Strike a conversation with anybody in Suuqa Xoolah or Gubta district of Mogadishu, and they’ll tell you of the corruption and undisciplined behavior of Somalia’s soldiers & police force. In fact it was Mr.Faqi himself who admitted to Garowe News about the unidisciplinary behavior of the Somali soldiers & police when he said: “The people don’t have full confidence in the police forces as some of them illegally take money or other valuable things from unarmed civilians”.

 

Wadajir district is known for it’s heavy presence of AU troops and fortified positions all based in the Xalane military base, some even dub it “Mogadishu’s Green Zone”. It is also notorious for hosting a “secret” prison located close to Mogadishu’s very airport and coast, where numerous innocent Somalis are kept under inhumane conditions. Is this where the funding of the international community is going towards?

 

There has been quite some talk going on recently about the resignation of Mr. Shirdon, the Somali prime minister, a claim which he dismissed. He claims that under his government Somalia underwent an “economic growth”. If the economy is doing so well and great, then why all the talk of resignation and unhappy Somalis? Is the monthly revenue of the government, which he claimed increased, being put to the right use? Is it being put to tightening and improving security? If so, then why does Mogadishu suffer on almost a daily basis of attacks, bombings and assassination, with a lot of times senior officials being the targets?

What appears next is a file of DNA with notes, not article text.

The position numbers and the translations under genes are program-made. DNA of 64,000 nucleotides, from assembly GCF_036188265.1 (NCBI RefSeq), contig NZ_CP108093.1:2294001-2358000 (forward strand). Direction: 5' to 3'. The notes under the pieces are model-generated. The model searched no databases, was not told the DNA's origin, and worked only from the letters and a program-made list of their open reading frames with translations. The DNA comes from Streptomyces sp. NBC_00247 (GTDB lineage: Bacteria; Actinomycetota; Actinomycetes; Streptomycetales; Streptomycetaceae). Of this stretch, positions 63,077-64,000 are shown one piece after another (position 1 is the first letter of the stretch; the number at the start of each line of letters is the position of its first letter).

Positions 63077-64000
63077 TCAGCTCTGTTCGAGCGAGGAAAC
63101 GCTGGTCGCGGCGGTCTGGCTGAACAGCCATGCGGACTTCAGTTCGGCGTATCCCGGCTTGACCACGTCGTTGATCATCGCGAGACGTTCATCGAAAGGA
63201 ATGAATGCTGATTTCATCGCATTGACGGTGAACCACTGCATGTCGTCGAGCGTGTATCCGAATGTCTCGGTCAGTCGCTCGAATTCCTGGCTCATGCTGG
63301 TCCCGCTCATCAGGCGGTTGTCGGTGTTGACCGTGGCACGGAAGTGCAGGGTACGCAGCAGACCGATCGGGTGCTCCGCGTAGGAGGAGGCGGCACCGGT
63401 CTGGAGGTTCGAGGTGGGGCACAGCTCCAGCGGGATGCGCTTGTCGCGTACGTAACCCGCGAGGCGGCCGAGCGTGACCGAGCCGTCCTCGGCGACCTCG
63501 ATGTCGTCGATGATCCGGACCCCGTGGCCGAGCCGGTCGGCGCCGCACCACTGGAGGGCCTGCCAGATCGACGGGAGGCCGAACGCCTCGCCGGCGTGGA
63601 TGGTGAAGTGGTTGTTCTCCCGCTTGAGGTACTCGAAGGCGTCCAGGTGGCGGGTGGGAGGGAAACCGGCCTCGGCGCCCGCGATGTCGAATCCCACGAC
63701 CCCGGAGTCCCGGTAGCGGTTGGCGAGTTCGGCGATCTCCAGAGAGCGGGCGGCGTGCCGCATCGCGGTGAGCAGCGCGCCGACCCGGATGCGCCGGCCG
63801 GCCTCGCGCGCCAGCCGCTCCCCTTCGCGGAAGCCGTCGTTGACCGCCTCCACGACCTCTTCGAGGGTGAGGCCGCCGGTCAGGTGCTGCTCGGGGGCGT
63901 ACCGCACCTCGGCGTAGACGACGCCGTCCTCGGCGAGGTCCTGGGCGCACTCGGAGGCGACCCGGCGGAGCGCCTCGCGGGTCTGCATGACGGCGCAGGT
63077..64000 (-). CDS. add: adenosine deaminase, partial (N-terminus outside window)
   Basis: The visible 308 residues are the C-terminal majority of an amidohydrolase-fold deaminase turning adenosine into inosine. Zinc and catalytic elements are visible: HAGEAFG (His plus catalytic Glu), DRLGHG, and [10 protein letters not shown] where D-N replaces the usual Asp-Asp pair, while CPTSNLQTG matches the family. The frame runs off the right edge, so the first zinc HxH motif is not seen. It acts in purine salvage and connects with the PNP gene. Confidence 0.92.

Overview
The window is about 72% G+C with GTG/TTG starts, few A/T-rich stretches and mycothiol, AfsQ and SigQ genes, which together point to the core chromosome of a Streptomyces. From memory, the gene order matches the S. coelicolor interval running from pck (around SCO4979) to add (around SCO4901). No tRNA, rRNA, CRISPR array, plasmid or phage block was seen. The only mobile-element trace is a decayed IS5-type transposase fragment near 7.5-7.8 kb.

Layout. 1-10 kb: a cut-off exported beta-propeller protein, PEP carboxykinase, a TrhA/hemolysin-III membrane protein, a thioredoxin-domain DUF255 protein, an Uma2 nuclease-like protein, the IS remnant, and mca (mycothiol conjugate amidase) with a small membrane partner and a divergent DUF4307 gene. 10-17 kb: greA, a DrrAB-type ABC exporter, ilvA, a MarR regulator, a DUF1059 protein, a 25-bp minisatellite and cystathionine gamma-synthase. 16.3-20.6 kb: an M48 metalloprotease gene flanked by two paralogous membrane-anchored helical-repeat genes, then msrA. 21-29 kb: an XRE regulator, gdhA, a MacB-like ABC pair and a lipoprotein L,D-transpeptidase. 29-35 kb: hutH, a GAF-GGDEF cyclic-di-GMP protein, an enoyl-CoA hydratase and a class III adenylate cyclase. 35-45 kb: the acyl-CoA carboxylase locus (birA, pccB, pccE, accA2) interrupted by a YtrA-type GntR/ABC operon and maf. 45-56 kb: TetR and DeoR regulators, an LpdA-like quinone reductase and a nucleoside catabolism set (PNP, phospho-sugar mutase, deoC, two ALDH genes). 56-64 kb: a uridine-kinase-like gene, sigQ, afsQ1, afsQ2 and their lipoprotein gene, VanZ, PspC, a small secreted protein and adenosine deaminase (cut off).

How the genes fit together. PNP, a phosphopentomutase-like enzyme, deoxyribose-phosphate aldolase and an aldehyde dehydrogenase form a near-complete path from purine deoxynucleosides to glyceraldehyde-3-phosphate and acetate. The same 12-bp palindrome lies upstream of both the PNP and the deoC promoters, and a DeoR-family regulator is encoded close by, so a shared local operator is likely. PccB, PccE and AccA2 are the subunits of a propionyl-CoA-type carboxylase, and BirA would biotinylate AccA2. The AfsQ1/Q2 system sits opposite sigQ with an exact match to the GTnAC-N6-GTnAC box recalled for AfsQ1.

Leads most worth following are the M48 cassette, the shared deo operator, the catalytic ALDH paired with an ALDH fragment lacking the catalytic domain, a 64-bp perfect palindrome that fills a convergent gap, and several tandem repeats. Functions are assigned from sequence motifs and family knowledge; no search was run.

It is not hidden from anyone in Somalia that numerous government officials enjoy lavish & luxurious lives in the Zoobe district of Mogadishu, while others lead deluxe lifestyles in the presidential palace. Many of these officials belong to the diaspora, often having extra houses in Europe & the Americas, their children live safely & healthily, while the average Somali’ s children suffer insecurity & instability. Mr. Fiqi’s own children, like many other official’s children, live in the US, in a nice fancy house in Virginia, away from all turmoil of Somalia.

 

I believe we & every Somali has the right to ask, is Somalia really underfunded?

Or is our money going where it doesn’t belong?